From coast to coast to coast: Sherwood Park man set to finish record hike
'After 10 years I think it’s time to move on, and I’m comfortable with that'
Dana Meise has spent the past decade walking across the country — a 21,000-kilometre pursuit to become the first person to touch all three coasts on the Trans Canada Trail.
On Tuesday, just 150 km away from the end of the monumental trek and with more than 30 million paces behind him, a single step nearly jeopardized the dream.
"I was literally taking a step and I don't remember much else," he said.
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Meise was descending a hill just outside of Inuvik, NWT, as he started the last leg of the trail to coastal Tuktoyaktuk. He slipped, smashed his head on the ice and was knocked unconscious.
He sustained a concussion and woke up in the Inuvik hospital later that afternoon, where Meise stayed until the next day.
"My spine feels like someone tried to tear it out and I'm sore, my head hurts, but it is what it is," he said.
Despite the pain, Meise said he was recovering well and determined to see the Arctic Ocean by next week. It will mark the end of a trip that's taken him through more than a 1,000 communities, beginning in Cape Spear, N.L. in the summer of 2008.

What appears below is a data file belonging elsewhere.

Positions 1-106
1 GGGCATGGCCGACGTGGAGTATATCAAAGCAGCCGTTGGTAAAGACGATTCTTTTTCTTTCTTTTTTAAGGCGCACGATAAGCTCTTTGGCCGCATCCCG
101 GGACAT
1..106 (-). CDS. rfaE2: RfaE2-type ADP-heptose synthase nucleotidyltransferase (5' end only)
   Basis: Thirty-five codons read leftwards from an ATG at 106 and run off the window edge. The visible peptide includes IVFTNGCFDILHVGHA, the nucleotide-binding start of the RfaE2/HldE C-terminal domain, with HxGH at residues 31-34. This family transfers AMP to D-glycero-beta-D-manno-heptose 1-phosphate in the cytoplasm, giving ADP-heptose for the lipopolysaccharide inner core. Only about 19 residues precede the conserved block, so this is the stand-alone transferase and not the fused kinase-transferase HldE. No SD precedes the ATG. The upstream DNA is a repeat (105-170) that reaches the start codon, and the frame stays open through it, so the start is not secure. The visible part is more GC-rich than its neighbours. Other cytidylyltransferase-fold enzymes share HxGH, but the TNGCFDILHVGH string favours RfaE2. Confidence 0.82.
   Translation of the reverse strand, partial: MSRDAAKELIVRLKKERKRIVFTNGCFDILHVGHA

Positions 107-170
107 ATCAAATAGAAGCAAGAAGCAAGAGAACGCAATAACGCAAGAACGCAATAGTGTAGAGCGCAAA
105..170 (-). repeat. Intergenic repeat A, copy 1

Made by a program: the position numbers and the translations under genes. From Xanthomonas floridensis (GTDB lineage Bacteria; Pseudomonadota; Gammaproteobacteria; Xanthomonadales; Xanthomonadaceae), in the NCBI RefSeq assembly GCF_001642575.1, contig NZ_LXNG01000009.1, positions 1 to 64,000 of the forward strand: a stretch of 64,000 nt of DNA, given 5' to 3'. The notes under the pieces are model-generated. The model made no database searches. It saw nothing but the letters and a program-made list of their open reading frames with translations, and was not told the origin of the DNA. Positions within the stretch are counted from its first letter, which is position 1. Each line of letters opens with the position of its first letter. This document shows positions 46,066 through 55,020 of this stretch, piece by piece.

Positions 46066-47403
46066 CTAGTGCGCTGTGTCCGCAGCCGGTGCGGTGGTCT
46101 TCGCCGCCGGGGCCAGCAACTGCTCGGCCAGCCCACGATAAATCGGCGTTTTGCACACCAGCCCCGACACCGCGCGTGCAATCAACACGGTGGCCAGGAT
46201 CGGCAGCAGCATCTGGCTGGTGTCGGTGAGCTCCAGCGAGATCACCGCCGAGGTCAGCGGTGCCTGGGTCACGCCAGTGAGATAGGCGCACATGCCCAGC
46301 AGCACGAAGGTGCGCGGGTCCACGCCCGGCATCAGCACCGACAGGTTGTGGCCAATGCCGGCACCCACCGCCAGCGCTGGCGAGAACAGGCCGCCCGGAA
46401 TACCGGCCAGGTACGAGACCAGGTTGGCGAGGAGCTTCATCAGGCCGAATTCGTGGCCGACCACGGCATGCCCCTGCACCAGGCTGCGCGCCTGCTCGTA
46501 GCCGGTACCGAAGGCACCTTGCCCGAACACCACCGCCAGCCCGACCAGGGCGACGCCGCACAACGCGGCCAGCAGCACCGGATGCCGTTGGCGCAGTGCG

It hasn't been a continuous journey: Meise would spend half the year away from the trail working as a forestry technician in Prince George, B.C., before rejoining the Trans Canada as he covered roughly 16,500 kilometres east to west. He also took a three-year hiatus after suffering a concussion and back injury at work in 2015.
The trip has never been about speed, Meise said, even amidst this latest frustrating setback so close to the end.
"People now are preordained in the way they look at the world to think that you always have to be in a hurry," he said.
"At the end here, I don't want to rush it. I've been here for just over a week and met so many people and filmed a lot and it was beautiful."
Meise has been chronicling the trip in posts on Facebook and Twitter when Internet connection permits. Mostly, his reflections are contained in dozens of notebooks that if stacked side-by-side he said would be more than a metre long.
When he returns to his home in Sherwood Park, he hopes to turn the past 10 years of memories into a book and a documentary.
"I think my contribution will be knitting the country together. I'm hoping that I knit it together in a way that brings a better understanding to make a better country," he said.
"Let's be more than a beer commercial and a hockey game, because we are more than that."
Meise is not dramatic or wistful as he talks about how he expects to feel when he arrives in Tuktoyaktuk, NWT.
"I think it's going to be short-lived. I think it's going to be awfully cold," he said with a laugh.
"After 10 years I think it's time to move on, and I'm comfortable with that."